An icy wind blows over the cobblestones in the courtyard of the old tobacco factory in Hamburg. Publishers, agencies and architectural firms have moved into the brick building from 1903. It smells of hookah on the ground floor. Up a the spiral staircase, in a brightly lit loft, sits a group of men and women between their early twenties and late fifties on chairs arranged in a circle. The scene is a little reminiscent of a self-help group.
"I am here to strengthen democracy. I get scared when people are no longer able talk to with one another," says the man who begins the discussion. In front of him there is a table with laptops, tablets, coffee cups and sandwiches on it. "I don't want to stay speechless any more," says one woman. "The silent majority must finally defend itself," says another.
Gradually, the participants begin to introduce themselves. They are lawyers, business consultants, PR managers, IT specialists and a former social education worker. Daniela*, a PhD student with a blond ponytail, is doing her thesis on sustainability research. She says she is looking for her "political home" and is checking out different democracy initiatives at the moment. "I think everyone in this room has the feeling that people have to do something, to get involved again," she says.
'Breitbart' is not the only problem
Daniela and the others have come because they are interested in "Schmalbart - a network that consists of people from various parts of society and opposes populism," as stated in the group's Twitter profile. They want to "create objectivity, have good debates and draw boundaries." Originally, the initiative was founded as opposition to the possible expansion of the right-wing populist US site "Breitbart News" to Germany. Soon, however, the initiative encompassed more than that.
In January, around 100 people met at a camp to discuss ideas for the fight against disinformation on the internet. The fact that the number of participants this time in Hamburg is clearly smaller does not bother Schmalbart's initiator, Christoph Kappes, at all. "If a group is too large, it lacks social cohesion. We want to do project work, and that means people have to work together in small groups." He actually underestimated this fact in the beginning, admits Kappes.
Nonetheless, the network has already got several things off the ground. It has created a "WatchBlog"- style blog that monitors populist online media in Germany. In a column on the Schmalbart website, journalists Ben Krischke and Frank Zimmer discuss "populism, politics, media and stereotyped ways of thinking." The network regularly tweets about Facebook debates in which hatred is stirred up - and asks readers to get involved in the discussion.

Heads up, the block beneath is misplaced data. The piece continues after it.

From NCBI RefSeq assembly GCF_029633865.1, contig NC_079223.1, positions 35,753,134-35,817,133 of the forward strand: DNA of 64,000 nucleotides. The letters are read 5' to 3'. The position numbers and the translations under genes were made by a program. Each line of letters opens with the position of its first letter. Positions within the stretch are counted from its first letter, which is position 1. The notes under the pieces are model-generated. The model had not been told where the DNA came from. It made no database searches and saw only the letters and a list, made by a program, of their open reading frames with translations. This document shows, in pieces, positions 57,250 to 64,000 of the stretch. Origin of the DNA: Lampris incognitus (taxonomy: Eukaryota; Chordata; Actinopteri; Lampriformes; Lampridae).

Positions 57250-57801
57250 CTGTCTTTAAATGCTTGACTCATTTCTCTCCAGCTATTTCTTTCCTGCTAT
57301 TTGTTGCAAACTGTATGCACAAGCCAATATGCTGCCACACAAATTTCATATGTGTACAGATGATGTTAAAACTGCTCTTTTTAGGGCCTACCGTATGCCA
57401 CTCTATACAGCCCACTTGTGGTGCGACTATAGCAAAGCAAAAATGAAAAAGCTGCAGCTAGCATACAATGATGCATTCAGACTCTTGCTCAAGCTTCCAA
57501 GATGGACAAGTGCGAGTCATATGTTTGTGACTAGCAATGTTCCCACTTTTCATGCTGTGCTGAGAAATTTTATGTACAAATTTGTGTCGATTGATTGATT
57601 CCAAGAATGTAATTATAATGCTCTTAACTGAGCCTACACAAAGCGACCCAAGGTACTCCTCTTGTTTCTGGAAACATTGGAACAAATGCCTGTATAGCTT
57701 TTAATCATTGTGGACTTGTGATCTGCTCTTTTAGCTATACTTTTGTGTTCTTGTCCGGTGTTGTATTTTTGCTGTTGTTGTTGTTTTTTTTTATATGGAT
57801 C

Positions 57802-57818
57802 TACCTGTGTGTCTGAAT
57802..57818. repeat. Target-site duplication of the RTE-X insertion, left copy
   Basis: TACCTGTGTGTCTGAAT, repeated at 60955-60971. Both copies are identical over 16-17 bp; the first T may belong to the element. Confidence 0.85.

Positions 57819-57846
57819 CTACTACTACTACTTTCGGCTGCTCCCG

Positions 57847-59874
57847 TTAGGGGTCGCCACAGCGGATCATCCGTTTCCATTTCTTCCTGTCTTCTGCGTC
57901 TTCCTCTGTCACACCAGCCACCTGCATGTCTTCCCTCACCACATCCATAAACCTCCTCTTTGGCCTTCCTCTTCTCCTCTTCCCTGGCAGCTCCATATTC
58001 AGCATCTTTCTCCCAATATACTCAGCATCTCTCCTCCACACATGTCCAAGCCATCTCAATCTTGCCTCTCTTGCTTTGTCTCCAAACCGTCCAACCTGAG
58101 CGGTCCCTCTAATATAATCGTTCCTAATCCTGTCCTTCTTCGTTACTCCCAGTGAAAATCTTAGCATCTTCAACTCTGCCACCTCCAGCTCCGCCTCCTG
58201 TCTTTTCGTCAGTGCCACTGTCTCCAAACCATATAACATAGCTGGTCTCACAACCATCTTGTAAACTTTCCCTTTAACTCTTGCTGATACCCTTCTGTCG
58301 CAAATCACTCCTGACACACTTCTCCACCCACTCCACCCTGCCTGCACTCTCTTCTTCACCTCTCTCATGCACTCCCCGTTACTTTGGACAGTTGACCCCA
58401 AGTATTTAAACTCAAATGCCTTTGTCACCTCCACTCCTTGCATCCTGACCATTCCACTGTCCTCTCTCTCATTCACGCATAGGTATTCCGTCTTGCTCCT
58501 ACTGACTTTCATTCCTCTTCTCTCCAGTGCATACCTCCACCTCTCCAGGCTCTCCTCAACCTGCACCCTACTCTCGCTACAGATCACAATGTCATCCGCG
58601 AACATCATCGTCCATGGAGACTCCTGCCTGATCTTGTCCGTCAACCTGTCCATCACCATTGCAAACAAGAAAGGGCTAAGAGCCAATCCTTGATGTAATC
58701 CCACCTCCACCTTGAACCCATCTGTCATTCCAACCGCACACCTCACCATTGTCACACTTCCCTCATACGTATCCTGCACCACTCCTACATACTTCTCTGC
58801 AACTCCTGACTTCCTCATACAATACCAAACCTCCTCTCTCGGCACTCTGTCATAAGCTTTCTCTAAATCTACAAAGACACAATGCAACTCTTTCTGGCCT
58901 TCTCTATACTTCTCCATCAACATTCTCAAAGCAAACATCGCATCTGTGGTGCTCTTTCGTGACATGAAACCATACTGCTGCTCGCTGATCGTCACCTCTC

It has also planned an e-book series on the "New Right" and a new project called "Aggrogator" that is to list the most important and divisive debates on the web. Several Schmalbart members have been working for months on a "Factbase," partly during the "camp" in the old tobacco factory. Here, questions and statements are collected in an internal wiki forum on issues that are discussed particularly intensively in social media, such as crimes committed by immigrants, or climate change.
When researching facts, Schmalbart members turn to scientific institutions and authorities. The statements are then subjected to internal examination to ensure that they are correct before being put into the form of graphics that users can download and share in social-media discussions. However, the initiative still lacks professional graphic designers for this purpose.
On this day in Hamburg, it becomes clear why the Schmalbart experiment, which is funded by donors and a crowdfunding initiative, could possibly fail: Young and old people from completely different fields want to use their spare time to promote democracy and a better culture of debate in a joint effort. This makes the whole thing difficult to organize: One reason for the slow progress is the online communication in various chat groups.
There are also many debates about fundamental principles. "We have a lot of smart people here. But that also means that there is no end to the debates," says Dirk Moeller, a photographer from Hamburg who has been involved with Schmalbart for some time. The discussions revolve around the right strategy, the right use of language and the aspirations of the initiative.
Revolution or debating club?
"Many of our projects have emerged from an oppositional attitude. But instead of just dissociating ourselves from our opponents, we have to develop our own narrative and vision for society," Moeller believes. Christophe Kappes laments the fact that the discussion on whether Schmalbart is simply opposed to something or whether it has its own positive objectives as well has been running since December. Partly in view of all the media attention Schmalbart received at the beginning, things are not moving fast enough for the IT entrepreneur: "I gave about 30 interviews. This naturally gave rise to certain expectations."
Schmalbart could trigger a movement - or dwindle into a debating club. But the members of the Hamburg "camp," at least, remained convinced by the initiative. Sociology student Jakob* already has ideas for a gamification project. PhD student Daniela is "impressed at how many unbelievable skills are gathered here." She still does not know exactly how she wants to get involved, yet insists, "But I want to work with you."
And Christoph Kappes is also satisfied. A four-day meeting is to be held in July at which some projects are to be finalized and well-known speakers are scheduled to make appearances. "We will continue. We will not bury our heads in the sand," says Kappes. It sounds more like a beginning than the beginning of the end.
*Surnames are not stated at the request of the interview partners.